It should go down as ‘AFL coaching move of the year’. Richmond coach Terry Wallace‘s decision to shift Matthew Richardson away from his traditional role at full forward earlier this season was a stroke of brilliance, on so many fronts.
During his time at full forward, Richo kicked goals at a rate of nearly 3 per game, and with an accuracy ratio over his career of nearly 60%, statistics which put him at the top of the game. And yet, his play was regularly a source of frustration to both himself and his fans. He would kick truly from the 50m line on a sharp angle, and yet the simplest of shots from close to goal would invariably be sprayed off the side of the boot. He would openly express frustration that teammates were not kicking to his leads. Watching him play was like the proverbial box of chocolates.
He could have continued to play out his career in this position, but with a young team developing, Wallace had a challenge in succession planning: how do you try out new key forwards such as Reiwoldt, Hughes or Schulz, let alone install them in their new positions, when you have a star incumbent? Indeed, any team with a dominant key forward is faced with the same dilemma. It’s somewhat easier to recruit an already developed full forward as an instant replacement, but what if you want to develop/promote a youngster from within the club?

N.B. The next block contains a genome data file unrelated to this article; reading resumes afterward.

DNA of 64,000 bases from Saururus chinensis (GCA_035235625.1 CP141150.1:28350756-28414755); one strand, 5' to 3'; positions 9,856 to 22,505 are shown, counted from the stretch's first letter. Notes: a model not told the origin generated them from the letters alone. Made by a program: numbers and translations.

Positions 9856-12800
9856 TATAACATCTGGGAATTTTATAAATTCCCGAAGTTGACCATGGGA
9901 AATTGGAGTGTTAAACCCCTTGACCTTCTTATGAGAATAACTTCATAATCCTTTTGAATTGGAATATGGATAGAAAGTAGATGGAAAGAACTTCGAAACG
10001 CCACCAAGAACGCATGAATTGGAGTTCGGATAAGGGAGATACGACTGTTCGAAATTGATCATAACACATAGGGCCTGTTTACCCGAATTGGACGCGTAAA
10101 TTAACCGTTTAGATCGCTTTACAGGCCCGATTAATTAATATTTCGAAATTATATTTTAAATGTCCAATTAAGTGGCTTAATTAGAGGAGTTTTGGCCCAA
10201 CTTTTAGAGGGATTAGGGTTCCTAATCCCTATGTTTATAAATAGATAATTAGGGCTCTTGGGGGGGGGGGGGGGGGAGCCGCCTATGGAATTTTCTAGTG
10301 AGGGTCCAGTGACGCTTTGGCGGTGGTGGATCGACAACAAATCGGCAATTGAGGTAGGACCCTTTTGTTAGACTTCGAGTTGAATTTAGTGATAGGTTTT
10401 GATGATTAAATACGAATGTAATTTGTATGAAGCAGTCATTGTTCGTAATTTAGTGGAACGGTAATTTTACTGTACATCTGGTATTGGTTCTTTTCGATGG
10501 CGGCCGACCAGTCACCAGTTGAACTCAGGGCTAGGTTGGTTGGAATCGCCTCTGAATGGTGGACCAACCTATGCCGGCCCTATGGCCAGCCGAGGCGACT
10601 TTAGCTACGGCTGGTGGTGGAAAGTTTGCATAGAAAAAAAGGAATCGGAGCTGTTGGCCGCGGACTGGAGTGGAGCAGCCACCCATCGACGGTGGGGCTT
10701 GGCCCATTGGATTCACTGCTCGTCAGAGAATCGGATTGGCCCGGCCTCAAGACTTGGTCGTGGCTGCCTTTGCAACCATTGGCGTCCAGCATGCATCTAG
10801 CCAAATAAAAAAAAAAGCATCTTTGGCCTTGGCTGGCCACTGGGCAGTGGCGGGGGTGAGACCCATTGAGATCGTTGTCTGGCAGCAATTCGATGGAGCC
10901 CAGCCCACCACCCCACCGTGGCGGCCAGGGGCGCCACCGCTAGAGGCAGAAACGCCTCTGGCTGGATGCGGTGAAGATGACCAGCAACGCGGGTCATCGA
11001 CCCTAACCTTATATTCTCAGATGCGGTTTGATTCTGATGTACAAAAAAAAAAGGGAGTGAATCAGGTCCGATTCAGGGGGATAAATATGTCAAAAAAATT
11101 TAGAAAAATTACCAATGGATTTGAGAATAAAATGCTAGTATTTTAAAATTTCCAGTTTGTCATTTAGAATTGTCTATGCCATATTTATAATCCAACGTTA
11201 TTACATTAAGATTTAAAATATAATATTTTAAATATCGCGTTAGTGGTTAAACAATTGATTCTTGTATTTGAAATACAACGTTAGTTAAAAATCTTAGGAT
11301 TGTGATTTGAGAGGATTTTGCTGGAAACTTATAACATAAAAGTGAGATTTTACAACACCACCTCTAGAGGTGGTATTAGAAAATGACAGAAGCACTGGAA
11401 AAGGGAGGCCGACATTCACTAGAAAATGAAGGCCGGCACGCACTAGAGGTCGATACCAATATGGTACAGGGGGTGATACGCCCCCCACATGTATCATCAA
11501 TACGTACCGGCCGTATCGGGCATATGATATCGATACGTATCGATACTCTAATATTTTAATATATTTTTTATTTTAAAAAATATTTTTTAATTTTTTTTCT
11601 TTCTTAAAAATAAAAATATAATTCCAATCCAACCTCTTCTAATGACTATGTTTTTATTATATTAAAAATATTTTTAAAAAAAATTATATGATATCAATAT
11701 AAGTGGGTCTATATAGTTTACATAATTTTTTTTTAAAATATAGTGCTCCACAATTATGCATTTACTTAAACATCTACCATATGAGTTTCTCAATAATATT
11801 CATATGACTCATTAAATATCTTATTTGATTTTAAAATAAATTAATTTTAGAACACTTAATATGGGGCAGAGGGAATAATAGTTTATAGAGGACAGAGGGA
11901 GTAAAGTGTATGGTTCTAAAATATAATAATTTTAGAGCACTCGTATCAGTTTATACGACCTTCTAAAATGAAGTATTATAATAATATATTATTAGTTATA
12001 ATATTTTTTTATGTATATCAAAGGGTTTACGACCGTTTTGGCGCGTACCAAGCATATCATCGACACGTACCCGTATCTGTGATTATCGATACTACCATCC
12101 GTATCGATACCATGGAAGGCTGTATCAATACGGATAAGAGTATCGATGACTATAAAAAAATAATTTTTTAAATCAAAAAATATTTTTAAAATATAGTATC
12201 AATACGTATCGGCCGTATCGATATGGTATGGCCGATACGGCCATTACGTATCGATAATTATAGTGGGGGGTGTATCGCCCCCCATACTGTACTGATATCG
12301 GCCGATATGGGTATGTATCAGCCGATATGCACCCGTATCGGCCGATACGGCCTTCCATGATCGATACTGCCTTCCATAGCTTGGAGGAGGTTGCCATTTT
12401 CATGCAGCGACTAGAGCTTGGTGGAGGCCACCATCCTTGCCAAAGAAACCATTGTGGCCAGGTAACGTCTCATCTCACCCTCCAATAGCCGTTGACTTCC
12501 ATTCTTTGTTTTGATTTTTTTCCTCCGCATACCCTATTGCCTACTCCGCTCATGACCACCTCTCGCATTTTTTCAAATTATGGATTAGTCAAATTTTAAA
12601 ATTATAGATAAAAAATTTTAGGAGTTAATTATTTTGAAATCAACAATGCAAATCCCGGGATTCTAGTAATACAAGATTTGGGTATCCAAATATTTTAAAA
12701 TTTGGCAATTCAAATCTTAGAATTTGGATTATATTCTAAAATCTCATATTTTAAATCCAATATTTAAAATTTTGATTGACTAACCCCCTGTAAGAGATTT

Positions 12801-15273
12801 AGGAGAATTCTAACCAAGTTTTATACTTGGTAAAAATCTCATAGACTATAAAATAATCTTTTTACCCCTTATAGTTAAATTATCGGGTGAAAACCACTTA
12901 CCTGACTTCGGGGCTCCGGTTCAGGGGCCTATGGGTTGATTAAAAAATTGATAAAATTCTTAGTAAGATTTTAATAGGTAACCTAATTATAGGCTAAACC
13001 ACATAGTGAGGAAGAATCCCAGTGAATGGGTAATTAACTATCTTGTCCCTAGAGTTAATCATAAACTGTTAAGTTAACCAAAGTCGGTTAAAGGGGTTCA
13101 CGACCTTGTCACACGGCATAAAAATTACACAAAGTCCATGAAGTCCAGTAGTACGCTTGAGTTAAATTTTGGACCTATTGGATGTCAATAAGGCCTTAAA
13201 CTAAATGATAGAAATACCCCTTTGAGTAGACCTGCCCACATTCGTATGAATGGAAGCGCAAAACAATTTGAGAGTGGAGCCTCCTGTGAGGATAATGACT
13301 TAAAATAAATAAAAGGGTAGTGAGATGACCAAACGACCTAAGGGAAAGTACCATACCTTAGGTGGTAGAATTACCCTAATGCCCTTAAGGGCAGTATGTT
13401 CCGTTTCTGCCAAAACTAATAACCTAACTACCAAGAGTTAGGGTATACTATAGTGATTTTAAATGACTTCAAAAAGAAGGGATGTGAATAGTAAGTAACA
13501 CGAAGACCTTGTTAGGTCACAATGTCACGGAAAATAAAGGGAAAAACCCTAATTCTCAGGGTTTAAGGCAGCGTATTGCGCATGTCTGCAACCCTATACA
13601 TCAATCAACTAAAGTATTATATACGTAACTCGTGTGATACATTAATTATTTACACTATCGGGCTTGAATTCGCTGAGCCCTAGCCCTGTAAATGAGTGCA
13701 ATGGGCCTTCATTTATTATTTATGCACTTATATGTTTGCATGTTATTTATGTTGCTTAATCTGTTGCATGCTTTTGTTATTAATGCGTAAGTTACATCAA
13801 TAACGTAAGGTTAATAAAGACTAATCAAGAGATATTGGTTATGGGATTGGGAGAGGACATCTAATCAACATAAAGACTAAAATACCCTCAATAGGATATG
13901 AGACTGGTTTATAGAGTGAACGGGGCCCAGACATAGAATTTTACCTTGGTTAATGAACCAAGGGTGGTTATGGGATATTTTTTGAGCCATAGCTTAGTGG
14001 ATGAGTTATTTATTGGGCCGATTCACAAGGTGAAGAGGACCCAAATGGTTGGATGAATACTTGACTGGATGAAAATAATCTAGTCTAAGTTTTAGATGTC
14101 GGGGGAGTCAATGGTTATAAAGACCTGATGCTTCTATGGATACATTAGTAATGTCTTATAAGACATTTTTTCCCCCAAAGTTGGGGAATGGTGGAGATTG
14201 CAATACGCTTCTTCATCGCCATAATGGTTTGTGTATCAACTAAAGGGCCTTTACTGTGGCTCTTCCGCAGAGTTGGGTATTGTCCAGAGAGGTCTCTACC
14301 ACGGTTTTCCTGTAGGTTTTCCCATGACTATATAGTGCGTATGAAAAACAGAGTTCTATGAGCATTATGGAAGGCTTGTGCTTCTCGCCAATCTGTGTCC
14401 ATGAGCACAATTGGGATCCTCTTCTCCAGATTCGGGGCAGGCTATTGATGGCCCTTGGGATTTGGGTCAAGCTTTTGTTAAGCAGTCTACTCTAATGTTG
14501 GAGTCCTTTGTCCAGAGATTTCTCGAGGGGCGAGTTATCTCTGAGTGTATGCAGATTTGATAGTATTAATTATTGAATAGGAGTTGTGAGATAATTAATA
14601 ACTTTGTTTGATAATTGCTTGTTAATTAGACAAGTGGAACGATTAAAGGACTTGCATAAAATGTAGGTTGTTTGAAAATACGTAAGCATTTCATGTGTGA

Wallace’s decision to shift Richo to the wing was a solution to two problems at one time, with added benefits. Firstly, it allowed him to test out his new forward structure. Secondly, it enabled him to continue to get value out of Richo as a roaming, running, marking midfielder.
This shift has resulted in a transformation of the structure and match ups in the team. Who do you play on a running Richo? A traditional full back can barely keep up with him but at least can add to a marking contest. But what run-with player can match him with both athletic and marking ability?
But the biggest transformation has been psychological one. Freed from the physical confines of the forward line, and freed from the emotional burden of being the central focus of the attack, Richo has relished in his new role. His goal kicking accuracy has gone from 60% to 70%, while his marks per game has gone from 8 to 12. This, and the ‘regular’ forwards are producing goals as well.
By stepping away from what is a focal point of the team and a leadership position, Richo has enabled and empowered others to step up. Indeed, Reiwoldt acknowledged this after his nomination for Rising Star, in the wake of a five goal performance against West Coast. Creating dependencies on yourself within a team is not leadership. True leadership is about enabling others to perform and grow and ultimately replace you, even when you are still part of the team.